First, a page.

COMMENTARY | Should NCAA student-athletes get unlimited meals and snacks at Division I schools? The association has made this recommendation in the wake of student-athlete protests that they are overworked and underpaid. Earlier this spring much ado was made about the National Labor Relations Board (NLRB) in Chicago asserting that Northwestern University student-athletes should indeed be considered university employees, making it easier for them to unionize, which comes after much societal debate over whether or not it is fair to deny college sports stars a piece of the lucrative revenue they generated for their schools. More recently, additional controversy has erupted after a college basketball star and NBA prospect said he “goes to bed starving.”
According to CNN, the unlimited meals and snacks proposal must be accepted by the Division I board of directors on April 24.
Personally, I have no problem with ensuring that NCAA student-athletes get as much food as they want. However, after reading many exposes about NCAA student-athletes, ranging from sexual assaults to grade inflation and academic dishonesty scandals to general bad behavior, I do question the wisdom of allowing NCAA athletes to live off-campus. How would unlimited meals and snacks work for NCAA student-athletes who do not live on campus? Does it mean they would receive more money in their stipends?
I do have a problem with NCAA student-athletes getting bigger stipends, allegedly for more food, because I know some of them will not use it for food.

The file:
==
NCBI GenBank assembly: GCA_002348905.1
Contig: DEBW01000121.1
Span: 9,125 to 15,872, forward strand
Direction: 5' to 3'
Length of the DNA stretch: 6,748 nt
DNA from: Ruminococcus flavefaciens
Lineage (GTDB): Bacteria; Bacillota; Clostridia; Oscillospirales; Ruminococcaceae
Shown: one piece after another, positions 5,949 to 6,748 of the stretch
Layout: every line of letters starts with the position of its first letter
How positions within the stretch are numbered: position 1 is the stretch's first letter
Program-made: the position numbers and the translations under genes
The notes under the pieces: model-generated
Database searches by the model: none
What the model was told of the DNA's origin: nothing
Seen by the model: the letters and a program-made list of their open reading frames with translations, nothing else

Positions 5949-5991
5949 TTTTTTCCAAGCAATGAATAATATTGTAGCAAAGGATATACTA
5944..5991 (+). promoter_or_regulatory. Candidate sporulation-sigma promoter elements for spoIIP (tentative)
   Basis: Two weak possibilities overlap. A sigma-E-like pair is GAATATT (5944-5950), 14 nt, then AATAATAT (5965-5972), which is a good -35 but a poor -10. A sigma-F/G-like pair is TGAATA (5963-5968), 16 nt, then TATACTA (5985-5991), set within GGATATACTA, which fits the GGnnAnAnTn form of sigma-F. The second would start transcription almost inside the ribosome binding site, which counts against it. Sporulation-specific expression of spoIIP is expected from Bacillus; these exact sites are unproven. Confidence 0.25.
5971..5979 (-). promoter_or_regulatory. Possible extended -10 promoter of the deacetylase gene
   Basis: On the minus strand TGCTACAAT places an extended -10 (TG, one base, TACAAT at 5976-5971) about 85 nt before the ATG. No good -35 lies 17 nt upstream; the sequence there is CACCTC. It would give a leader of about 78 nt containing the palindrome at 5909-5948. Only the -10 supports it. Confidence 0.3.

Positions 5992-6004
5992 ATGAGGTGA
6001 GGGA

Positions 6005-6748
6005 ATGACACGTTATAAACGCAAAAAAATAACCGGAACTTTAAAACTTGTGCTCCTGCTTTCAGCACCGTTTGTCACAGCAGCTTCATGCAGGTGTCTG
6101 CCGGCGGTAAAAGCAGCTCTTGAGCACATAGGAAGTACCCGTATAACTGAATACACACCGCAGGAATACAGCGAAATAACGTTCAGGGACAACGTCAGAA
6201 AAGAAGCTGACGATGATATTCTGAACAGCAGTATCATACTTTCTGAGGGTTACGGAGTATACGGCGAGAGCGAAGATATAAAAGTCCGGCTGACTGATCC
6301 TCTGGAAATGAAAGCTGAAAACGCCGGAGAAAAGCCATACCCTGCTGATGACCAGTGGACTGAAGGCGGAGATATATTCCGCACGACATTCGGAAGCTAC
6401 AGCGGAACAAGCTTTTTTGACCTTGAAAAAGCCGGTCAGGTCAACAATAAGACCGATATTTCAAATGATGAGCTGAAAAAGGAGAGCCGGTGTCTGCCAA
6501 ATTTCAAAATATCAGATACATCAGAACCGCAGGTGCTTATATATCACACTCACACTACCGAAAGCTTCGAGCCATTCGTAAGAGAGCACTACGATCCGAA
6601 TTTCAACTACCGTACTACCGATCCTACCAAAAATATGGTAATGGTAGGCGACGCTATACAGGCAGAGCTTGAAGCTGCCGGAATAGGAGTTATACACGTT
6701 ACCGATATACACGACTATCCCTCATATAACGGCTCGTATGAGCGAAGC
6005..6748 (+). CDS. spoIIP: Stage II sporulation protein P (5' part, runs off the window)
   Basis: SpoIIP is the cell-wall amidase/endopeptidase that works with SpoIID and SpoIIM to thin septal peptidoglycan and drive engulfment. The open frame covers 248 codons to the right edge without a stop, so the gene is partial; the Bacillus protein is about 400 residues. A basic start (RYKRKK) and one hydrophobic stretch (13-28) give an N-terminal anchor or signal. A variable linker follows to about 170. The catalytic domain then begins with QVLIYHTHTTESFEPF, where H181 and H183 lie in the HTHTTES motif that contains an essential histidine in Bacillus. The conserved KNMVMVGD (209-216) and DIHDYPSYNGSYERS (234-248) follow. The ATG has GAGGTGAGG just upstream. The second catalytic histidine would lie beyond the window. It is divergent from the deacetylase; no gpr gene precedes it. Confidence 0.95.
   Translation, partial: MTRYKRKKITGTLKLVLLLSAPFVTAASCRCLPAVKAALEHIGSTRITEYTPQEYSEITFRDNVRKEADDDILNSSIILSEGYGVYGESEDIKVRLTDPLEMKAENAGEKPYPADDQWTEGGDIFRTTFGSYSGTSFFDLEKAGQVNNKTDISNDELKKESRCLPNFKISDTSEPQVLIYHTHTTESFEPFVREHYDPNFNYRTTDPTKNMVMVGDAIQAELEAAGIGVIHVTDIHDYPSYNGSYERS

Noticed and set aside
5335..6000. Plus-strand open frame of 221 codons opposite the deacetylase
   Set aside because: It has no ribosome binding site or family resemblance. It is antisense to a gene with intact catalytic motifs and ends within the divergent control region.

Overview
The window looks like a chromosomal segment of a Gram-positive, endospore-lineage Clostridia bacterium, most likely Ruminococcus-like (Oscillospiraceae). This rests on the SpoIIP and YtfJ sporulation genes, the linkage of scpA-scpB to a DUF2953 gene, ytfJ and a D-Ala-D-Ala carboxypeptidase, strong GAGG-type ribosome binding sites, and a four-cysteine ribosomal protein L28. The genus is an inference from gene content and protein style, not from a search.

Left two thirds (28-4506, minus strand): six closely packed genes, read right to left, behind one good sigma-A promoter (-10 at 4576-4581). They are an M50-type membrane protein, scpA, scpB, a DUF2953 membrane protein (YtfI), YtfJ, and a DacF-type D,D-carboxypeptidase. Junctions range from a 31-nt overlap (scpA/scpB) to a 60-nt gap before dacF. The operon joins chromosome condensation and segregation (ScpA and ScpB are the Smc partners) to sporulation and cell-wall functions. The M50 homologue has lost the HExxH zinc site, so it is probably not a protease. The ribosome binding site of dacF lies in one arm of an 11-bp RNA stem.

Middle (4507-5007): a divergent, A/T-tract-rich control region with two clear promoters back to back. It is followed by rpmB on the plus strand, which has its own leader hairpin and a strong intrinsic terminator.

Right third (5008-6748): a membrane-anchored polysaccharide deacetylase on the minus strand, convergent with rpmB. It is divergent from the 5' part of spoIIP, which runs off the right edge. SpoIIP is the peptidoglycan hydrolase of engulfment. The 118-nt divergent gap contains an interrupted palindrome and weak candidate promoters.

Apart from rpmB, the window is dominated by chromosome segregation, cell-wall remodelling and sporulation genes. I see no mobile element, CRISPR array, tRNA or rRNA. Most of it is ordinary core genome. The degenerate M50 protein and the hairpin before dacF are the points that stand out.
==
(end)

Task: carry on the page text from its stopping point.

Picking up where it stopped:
This could be remedied, of course, by requiring these athletes to live on-campus. Come to think of it, requiring NCAA student-athletes to live on-campus might cut down on many of the other scandals plaguing college stars. Off-campus parties and cash stipends instead of dorm rooms and meal plans may be leading many young men (and women) astray.
We should be generous to our nation’s scholar-athletes but hold them accountable for their behavior, both academic and otherwise, which is better achieved when they are in dorms instead of in off-campus apartments. This is a reasonable expectation in exchange for both a high-quality education and a shot at a lucrative professional sporting career. If you want a free college education and a shot at the pros, you should be open to living in the dorms. And you can eat all you want.